Loss of hearing is often a hidden disability. Many factors can contribute to an individual’s ability to use their residual hearing. For example, a deaf or hard of hearing person may not function optimally in a room in which there is a great deal of ambient noise (e.g. hum produced by the air system or an overhead projector) or a room that has poor acoustics (e.g. a room that has a bank of windows that cause sound to reverberate). Level of fatigue may also dramatically alter a person’s ability to hear.
Professors often ask how they may help in the learning process. The following are some recommendations to help increase the understanding and equal opportunity for students with hearing difficulties.
Test and Examinations
- any changes to the written examination paper should also be written out, rather just being announced at the time of the test or exam.
- Rarely do assignments have to be altered for a student who is deaf or hard of hearing. However, some students with a significant hearing loss may also have impaired speech. Consequently, oral presentations may be difficult. In a few cases, it may be more appropriate to have a written assignment substituted for an oral presentation.
- In a laboratory setting, it may be prudent for deaf or hard of hearing student(s) to have a partner to ensure proper procedures are followed. Because lab instructors often move around the room giving instructions, a student who is deaf or hard of hearing may miss important information. In some cases, the student will have a friend in the class who would be willing to assist. If not, the instructor may ask for a volunteer. Even though the student has a partner, the lab work must be conducted by each student.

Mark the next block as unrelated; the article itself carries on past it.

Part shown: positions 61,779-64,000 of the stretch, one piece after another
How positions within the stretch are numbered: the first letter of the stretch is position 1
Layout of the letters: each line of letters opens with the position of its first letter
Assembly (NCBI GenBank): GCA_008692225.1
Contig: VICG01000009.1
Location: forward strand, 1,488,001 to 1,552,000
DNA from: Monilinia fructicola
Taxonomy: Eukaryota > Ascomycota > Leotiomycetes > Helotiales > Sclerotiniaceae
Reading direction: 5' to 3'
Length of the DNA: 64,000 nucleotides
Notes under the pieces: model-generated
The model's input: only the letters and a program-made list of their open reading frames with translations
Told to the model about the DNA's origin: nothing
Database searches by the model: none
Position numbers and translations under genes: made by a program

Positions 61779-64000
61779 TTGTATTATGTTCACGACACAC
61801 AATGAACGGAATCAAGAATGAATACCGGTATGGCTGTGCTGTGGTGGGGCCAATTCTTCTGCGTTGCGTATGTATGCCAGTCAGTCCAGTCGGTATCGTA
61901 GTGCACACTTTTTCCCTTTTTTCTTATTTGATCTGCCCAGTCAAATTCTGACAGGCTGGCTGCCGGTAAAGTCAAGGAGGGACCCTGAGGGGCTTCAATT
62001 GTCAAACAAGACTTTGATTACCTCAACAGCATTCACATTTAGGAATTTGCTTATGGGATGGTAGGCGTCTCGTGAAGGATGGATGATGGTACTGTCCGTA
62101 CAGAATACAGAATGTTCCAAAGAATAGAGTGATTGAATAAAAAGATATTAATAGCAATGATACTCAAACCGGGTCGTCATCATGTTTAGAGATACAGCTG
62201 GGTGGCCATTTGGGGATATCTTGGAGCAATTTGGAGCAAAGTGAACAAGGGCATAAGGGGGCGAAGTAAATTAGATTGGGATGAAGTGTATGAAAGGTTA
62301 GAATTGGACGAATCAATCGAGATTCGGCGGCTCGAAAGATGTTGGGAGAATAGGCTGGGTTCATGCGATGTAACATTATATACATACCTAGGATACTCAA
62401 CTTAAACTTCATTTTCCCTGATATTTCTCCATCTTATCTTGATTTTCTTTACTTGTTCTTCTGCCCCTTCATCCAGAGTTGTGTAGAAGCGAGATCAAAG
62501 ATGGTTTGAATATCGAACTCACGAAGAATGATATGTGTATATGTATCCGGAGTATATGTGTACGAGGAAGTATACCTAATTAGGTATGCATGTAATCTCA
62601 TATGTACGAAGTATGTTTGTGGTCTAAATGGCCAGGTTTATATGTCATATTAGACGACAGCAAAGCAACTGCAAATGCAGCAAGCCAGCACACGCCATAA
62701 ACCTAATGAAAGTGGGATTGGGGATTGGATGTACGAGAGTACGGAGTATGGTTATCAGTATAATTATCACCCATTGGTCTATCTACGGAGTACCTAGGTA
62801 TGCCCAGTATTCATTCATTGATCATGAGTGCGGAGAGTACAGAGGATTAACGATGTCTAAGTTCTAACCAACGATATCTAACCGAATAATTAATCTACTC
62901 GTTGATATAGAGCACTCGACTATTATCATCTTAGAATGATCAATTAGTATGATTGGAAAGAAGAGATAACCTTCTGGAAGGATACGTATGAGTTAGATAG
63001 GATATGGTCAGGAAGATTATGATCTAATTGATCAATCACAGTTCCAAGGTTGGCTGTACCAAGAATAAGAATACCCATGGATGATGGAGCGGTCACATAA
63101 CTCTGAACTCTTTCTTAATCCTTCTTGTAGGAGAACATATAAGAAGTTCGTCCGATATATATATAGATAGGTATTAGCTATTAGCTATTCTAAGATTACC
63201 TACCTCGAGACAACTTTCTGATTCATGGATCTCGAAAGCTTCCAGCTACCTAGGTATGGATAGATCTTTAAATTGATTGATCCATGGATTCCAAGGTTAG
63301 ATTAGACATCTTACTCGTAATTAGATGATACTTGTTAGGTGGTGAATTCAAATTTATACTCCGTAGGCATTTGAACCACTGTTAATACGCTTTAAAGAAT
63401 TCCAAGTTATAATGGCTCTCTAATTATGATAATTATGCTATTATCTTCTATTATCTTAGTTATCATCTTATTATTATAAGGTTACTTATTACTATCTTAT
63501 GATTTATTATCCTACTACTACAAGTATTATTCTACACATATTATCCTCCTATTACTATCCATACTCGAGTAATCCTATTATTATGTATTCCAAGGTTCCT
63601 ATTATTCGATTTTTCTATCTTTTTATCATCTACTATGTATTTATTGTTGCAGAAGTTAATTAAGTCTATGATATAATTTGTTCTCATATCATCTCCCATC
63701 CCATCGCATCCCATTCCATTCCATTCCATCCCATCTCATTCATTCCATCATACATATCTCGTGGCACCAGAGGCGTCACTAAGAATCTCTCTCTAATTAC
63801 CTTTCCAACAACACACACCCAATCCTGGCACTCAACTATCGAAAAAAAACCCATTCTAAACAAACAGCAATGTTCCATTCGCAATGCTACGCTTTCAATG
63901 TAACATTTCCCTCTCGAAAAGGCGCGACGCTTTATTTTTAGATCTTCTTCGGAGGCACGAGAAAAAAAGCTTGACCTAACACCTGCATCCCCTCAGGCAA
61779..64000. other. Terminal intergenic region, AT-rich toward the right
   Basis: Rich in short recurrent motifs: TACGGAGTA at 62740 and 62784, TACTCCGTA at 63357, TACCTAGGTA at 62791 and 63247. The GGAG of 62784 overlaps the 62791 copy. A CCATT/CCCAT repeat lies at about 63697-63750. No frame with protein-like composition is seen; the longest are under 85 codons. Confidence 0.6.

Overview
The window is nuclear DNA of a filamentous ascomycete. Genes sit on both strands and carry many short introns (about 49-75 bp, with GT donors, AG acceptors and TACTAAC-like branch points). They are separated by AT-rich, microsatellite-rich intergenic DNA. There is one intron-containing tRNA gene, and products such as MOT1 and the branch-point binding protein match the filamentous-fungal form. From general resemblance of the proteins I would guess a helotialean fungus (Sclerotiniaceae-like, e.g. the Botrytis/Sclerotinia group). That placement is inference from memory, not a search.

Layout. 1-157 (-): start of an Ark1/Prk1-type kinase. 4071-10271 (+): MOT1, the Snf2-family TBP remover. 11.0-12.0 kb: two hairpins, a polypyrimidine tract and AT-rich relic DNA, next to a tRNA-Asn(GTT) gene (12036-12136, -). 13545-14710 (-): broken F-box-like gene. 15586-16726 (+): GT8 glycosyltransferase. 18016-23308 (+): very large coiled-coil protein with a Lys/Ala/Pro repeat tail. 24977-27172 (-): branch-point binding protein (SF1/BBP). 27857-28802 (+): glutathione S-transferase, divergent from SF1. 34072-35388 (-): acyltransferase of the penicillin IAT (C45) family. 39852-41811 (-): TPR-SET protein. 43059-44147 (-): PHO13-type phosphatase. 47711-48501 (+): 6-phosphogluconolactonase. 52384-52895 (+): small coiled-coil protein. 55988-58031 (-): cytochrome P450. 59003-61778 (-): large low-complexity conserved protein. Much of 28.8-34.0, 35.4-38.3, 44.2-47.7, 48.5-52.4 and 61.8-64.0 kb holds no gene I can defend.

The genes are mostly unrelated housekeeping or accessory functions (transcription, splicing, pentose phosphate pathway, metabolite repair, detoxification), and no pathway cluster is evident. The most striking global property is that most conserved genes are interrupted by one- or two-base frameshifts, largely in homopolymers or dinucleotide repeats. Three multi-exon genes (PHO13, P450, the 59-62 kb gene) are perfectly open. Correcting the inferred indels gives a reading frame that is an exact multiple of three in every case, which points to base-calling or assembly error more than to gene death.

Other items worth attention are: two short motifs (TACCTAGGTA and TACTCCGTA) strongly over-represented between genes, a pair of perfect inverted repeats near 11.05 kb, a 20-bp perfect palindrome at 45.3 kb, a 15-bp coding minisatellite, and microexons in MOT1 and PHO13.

- It is important that the student and instructor agree to classroom arrangements and course expectations at the beginning of the course so that no misunderstandings occur late in the term. A complete and thorough course outline will help clarify expectations. It is expected that the student contact the instructor early in the term to discuss accommodations. However, if it is the student’s first year in a university setting, the student may encounter new experiences, such as large lecture halls and extensive classroom noise. As a result, additional accommodations may have to be discussed throughout the term.
- Preferential seating is often the most important consideration for an individual who is deaf or hard of hearing. The student may want to sit at the front of the class with an unobstructed view of the instructor’s face. If a question is raised or a statement made by another student, the instructor should repeat or rephrase the question/statement so that the deaf or hard of hearing student will be able to hear the comment made. In small group seminars/classes, it may be advantageous for the chairs to be arranged in a circle so that all students will be able to see everyone clearly.